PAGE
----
What am I doing paying tribute to Instagram that troublesome, frustrating social media platform?
Sometimes I wonder about the hours I’ve wasted scrolling through cats, dogs, selfies, checking likes.
And then I remember opening a message from
@dr.amywilliams. Amy was responding to my post about the Kindertransport. I could not have imagined how our lives would intertwine and the way she would introduce me to so many others, historians and the descendants of holocaust survivors.
Using IG and zoom Amy connected me with her professor, Bill Niven and her fellow researcher, Imogen Dalziel.
All three, Amy, Bill and Imogen joined us in Germany October 2022 to be part of the documentary film, telling my reconciliation journey.
I will never forget all of us sitting together around the table in the dining room of the large Orthodox synagogue in Köln.
Rathenauplatz, Roonstrasse synagogue
Amy, Imogen and Bill watching as Julian and I meet on the green space between my former home and the synagogue.
The Roonstrasse synagogue is the only one of five synagogues to be restored after 9/10 November 1938 Kristallnacht in Köln. My family was relocated from our home town, Gemünd, in the Eifel region to Köln. When we reached our new home, an apartment building opposite the former synagogue, we must have seen the rubble left after the destruction. I don’t remember that frightening sight.
How can it be that Amy, Bill, Imogen and Julian, the grandson of our former neighbors the Schild family, were sitting together eating a kosher luncheon?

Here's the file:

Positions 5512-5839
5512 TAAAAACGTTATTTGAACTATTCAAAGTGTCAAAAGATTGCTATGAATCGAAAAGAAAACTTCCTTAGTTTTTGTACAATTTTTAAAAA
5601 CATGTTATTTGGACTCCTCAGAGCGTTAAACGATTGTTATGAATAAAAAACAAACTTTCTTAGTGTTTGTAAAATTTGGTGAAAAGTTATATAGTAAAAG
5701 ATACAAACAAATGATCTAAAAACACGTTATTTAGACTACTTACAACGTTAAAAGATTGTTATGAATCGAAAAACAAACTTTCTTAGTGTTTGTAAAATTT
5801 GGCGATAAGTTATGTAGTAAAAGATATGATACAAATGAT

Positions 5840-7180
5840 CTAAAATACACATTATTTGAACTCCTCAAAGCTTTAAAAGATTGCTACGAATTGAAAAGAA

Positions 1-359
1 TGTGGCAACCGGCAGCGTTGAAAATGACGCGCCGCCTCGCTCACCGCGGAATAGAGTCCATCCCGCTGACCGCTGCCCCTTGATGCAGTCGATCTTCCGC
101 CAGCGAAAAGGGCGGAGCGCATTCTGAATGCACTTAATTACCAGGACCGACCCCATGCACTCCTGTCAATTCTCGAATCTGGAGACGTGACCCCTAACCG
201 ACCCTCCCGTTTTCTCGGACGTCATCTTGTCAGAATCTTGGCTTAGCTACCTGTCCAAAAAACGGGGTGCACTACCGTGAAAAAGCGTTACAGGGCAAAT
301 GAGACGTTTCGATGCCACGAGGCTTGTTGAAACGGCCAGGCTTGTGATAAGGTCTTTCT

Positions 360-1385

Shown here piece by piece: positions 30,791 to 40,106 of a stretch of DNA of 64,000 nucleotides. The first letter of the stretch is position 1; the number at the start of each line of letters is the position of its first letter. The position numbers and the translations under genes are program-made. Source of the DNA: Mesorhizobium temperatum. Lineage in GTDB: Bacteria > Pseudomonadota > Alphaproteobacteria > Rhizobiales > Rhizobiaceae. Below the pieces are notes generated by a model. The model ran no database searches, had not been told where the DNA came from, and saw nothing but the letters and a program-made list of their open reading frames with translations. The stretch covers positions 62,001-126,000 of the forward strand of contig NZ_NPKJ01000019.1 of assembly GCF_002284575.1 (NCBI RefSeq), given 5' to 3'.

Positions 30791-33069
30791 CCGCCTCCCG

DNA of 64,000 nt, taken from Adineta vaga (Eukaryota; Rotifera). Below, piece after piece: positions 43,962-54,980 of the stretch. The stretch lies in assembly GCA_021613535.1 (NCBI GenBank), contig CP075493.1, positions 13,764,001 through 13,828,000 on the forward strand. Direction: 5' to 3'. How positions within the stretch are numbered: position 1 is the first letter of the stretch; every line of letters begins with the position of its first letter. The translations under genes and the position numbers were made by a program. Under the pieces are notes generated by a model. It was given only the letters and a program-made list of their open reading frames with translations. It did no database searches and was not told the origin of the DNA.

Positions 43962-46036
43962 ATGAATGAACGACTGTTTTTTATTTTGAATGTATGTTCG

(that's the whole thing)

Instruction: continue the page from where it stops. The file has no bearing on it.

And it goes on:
Imogen was doing research for Julian when she discovered that Julian’s grandparents, Martha and Julian Schild were deported on the same train as my parents to Lodz and to their deaths in Chelmno, Poland.
Instagram surprises don’t stop, they continue, one after the other.
Recently, Amy introduced me to Laura Nathan, a textile artist who is creatively exploring her family roots. Laura’s grandmother, Alice Rubinstein, escaped Germany for England with the Kindertransport. We are finding friendship and fresh understanding as we open our stories to each other.
And now there is Ben Wood, who is a triplet and a Visual and Public artist.
Ben just messaged me on Instagram, with a link to a recent Holocaust Remembrance speech that Bryan, his brother, a Rabbi, gave at the Royal Borough of Greenwich Council Meeting in the UK.
Imagine my astonishment as I hear Bryan describing their great grandparents’ gassing in Chelmno and the burning of their bodies in the Polish forest.
How can it be? This unravelling, this knitting together of our stories, surely there is a Master Weaver tending our souls.